In this unique international skills program, students will learn the history, objectives, and methods of international mediation in both commercial law and human rights contexts, culminating in an international competition co-hosted with the University of Florence School of Law. To begin, prior to the start of the Florence program, students will study online to build a foundation for mediation practices. Once in Florence, to prepare for the competition, students will practice mediation methods with Gonzaga faculty.

The mediation program itself covers two days. On day one, students will attend a seminar on mediation practices with world-renowned mediation experts. For example, in years past the seminar speakers were Pietro Galizzi, Avv., General Counsel of Eni Oil and Gas, one of the largest industrial companies in the world, and Dr. Johanna Hawari-Bourjeily, director of the mediation program at the University of St. Joseph School of Law in Beirut, Lebanon. After this seminar, Gonzaga and Florence students will retire for a happy hour and social activities to cultivate professional relationships. On day two, five teams of four Gonzaga students will compete against five teams of Florence students. That evening, the schools will host an awards dinner and gala, where faculty, students, and other guests celebrate the program and student accomplishments.


Standards for Academic Credit

  • Grades ranging from “A” – “F” will be assigned for these courses.
  • Students from law schools other than Gonzaga must determine the transferability of grades and credits earned in the program to their home institutions.
  • Students should make inquiries at their home institutions concerning transferability before applying for admission to the program.

Academic Scheduling

The Florence Summer Law program is a four week long program. Classes are held three days a week, Monday through Thursday. Each class meets during the day for two hours each.

Accreditation Information

  • The Florence Summer Law Program is open to law students in academic good standing at law schools accredited by the American Bar Association, by a state of the United States, or Canada.
  • Gonzaga is fully accredited by the American Bar Association and the Association of American Law Schools.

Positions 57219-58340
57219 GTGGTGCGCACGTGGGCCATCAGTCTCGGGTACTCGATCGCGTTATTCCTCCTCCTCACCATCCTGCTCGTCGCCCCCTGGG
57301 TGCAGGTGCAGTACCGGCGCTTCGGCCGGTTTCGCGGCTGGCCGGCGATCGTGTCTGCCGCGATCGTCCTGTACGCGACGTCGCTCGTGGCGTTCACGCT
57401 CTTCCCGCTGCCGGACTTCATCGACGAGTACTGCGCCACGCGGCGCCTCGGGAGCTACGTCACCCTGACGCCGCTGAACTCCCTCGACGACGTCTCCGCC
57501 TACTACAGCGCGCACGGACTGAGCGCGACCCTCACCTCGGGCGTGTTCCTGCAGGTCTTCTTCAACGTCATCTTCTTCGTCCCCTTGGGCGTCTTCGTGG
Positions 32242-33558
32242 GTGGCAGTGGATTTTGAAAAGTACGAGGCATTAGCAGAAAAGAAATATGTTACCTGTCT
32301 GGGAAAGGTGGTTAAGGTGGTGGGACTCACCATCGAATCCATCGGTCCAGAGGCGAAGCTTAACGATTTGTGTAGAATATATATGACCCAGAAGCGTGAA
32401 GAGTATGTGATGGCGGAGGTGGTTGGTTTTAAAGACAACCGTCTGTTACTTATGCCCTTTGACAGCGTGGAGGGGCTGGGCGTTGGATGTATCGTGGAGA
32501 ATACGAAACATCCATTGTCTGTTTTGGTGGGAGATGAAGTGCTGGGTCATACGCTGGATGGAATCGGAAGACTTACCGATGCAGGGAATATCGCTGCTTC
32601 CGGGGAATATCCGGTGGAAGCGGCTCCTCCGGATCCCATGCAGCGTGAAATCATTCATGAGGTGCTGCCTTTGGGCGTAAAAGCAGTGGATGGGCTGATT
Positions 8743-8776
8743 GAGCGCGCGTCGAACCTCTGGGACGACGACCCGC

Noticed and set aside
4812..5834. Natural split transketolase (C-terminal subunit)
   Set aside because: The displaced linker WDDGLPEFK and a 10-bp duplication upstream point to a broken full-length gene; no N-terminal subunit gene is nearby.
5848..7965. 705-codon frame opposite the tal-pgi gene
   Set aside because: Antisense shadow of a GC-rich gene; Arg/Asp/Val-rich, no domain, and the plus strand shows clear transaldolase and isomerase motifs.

• The Florence Summer Law Program is considered part of the Gonzaga University School of Law’s regular course offerings.

Academic Standards

  • In order to be accepted to the Florence Summer Law Program students must be in good academic standing with a 2.400+ GPA.
  • Many law schools, including Gonzaga, will not allow students who have been academically dismissed to continue in the program.
  • The academic content of the program meets the same standards as courses offered on-campus.
  • Student performance is measured by the same standards used to evaluate student performance in on-campus courses.
  • Students who register in summer law programs before their grades for the prior semester or quarter have been finalized do so at their own risk.
  • It is the student’s responsibility to be aware of the policy regarding academic dismissal at the student’s law school.
  • When all grades have been submitted to the registrar for the prior semester, a Gonzaga student participating in the program must meet the requirements of Academic Rule 2-3.I.2.d, or his or her registration in the program will be canceled and any paid tuition will be fully refunded.

Please note:

In the event of a program cancellation, or of any material change to the program offerings, students will be notified promptly and given an opportunity to withdraw, or notified that any tuition deposit will be refunded within 30 days.

Gonzaga will certify earned academic credits from the Florence law program to other U.S. law schools. Students from those schools must confirm with their Associate Dean for Academic Affairs or other administrator that their home school will accept these transfer credits and whether those credits will be graded or ungraded transfer credits.